How one school district is preventing falls among staff

Independent School District 911, Cambridge-Isanti Public Schools , implemented a stepladder program to decrease falls from chairs, and got much more.

“By putting stepladders around our schools, giving teachers and other faculty easy access to them, we not only decreased the incidence of falls, but also saved our district time and money,” said Pamela Mix, human resources specialist.

As part of the district’s monthly incident and accident review process, it became evident that falls from faculty standing on tables, chairs and other unauthorized surfaces was a problem. The district’s safety and health committee decided the most effective way to decrease the risks of such falls was to provide stepladders in easy-to-access areas in every building in the district.

Previously, ladders were kept in custodial closets under lock and key, making them difficult for teachers to access. Placing stepladders throughout the departments saved employees time that would have been spent searching for a ladder.

To start the program, the safety and health committee worked with principals, head custodians and site staff to set criteria for which type of ladder to purchase. The criteria included things like maximum weight, means of storage, product material and number of steps or rungs. Based on the criteria, the committee gathered a variety of stepladders for trial.

After trying the ladders in a variety of ways and locations, the committee was able to make a selection and rolled out the stepladders to all schools within the district.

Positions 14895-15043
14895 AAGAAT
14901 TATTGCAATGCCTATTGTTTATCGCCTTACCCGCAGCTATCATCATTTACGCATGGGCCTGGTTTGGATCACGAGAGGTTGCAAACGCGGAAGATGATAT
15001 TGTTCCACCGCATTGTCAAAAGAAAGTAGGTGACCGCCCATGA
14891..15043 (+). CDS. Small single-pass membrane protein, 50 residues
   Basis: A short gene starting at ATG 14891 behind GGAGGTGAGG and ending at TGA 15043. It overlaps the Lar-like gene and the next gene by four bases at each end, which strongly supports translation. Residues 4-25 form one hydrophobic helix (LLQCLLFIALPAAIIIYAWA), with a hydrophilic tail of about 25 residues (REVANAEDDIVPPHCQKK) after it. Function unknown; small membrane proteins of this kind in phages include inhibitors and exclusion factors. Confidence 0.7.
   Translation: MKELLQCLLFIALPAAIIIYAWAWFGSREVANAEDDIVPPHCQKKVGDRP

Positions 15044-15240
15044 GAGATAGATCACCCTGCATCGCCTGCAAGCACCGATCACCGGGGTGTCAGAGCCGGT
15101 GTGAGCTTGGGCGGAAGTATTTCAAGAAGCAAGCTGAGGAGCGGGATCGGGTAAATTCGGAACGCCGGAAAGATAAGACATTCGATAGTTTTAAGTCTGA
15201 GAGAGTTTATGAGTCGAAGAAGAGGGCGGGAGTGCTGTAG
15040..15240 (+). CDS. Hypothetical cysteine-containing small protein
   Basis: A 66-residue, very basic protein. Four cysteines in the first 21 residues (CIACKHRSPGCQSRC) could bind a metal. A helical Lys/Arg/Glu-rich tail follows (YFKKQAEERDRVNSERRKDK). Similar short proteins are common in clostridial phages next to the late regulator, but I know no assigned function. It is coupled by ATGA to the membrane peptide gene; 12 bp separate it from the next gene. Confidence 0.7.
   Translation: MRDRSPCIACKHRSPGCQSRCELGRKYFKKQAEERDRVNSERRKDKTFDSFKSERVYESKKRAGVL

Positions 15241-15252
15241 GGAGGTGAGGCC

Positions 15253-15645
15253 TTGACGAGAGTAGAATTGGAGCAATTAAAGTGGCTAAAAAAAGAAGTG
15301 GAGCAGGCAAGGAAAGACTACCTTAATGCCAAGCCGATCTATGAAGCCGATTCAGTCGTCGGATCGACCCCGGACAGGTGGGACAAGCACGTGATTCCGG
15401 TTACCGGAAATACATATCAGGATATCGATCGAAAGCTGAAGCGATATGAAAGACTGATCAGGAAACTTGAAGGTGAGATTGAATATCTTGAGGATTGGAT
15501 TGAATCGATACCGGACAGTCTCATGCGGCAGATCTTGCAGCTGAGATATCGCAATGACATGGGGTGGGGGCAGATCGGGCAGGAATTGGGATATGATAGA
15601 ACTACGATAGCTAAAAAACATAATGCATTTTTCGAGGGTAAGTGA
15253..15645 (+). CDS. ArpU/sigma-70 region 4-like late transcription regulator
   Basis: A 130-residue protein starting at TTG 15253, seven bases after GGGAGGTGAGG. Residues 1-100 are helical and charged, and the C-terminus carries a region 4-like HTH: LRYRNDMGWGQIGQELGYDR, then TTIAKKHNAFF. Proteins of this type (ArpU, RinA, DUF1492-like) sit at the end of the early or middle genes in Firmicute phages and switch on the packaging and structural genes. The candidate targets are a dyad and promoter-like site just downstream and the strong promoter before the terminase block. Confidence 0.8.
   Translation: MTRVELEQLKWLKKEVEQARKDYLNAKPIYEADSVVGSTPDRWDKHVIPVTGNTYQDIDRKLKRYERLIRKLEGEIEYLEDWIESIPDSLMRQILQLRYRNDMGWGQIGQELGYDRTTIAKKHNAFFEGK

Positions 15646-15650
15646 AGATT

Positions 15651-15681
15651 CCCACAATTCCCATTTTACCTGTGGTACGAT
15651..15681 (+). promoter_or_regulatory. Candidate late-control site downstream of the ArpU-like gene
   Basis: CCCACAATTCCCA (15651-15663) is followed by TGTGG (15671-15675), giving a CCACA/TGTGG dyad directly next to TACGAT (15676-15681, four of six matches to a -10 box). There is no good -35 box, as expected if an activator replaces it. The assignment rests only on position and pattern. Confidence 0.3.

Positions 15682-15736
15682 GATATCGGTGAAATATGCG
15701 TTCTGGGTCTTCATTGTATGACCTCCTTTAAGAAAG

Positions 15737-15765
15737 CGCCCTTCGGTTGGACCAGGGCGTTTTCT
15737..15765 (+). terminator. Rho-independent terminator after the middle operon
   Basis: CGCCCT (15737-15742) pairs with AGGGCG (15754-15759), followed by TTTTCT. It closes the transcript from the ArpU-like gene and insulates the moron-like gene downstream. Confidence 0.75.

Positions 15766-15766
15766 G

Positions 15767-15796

Program a success

Having the support of all school administrators and department heads was key to the success of this program. They helped communicate the expectations for use and storage of the stepladders, and reiterated the importance of safety.

“The feedback has been positive across the board. Our faculty is using the stepladders regularly and likes how easy they are to carry, use and store,” Mix said. “And since the implementation of the program, we have not seen one incident report of a fall from a table, chair or other unauthorized surface. We feel the program is a complete success.”

“As a bonus, this program encouraged others throughout the district to talk about safety in general. It got conversations going,” Mix said. “It showed that our employees are important and that we will provide the equipment they need to stay safe.”

This is not intended to serve as legal advice for individual fact-specific legal cases or as a legal basis for your employment practices.

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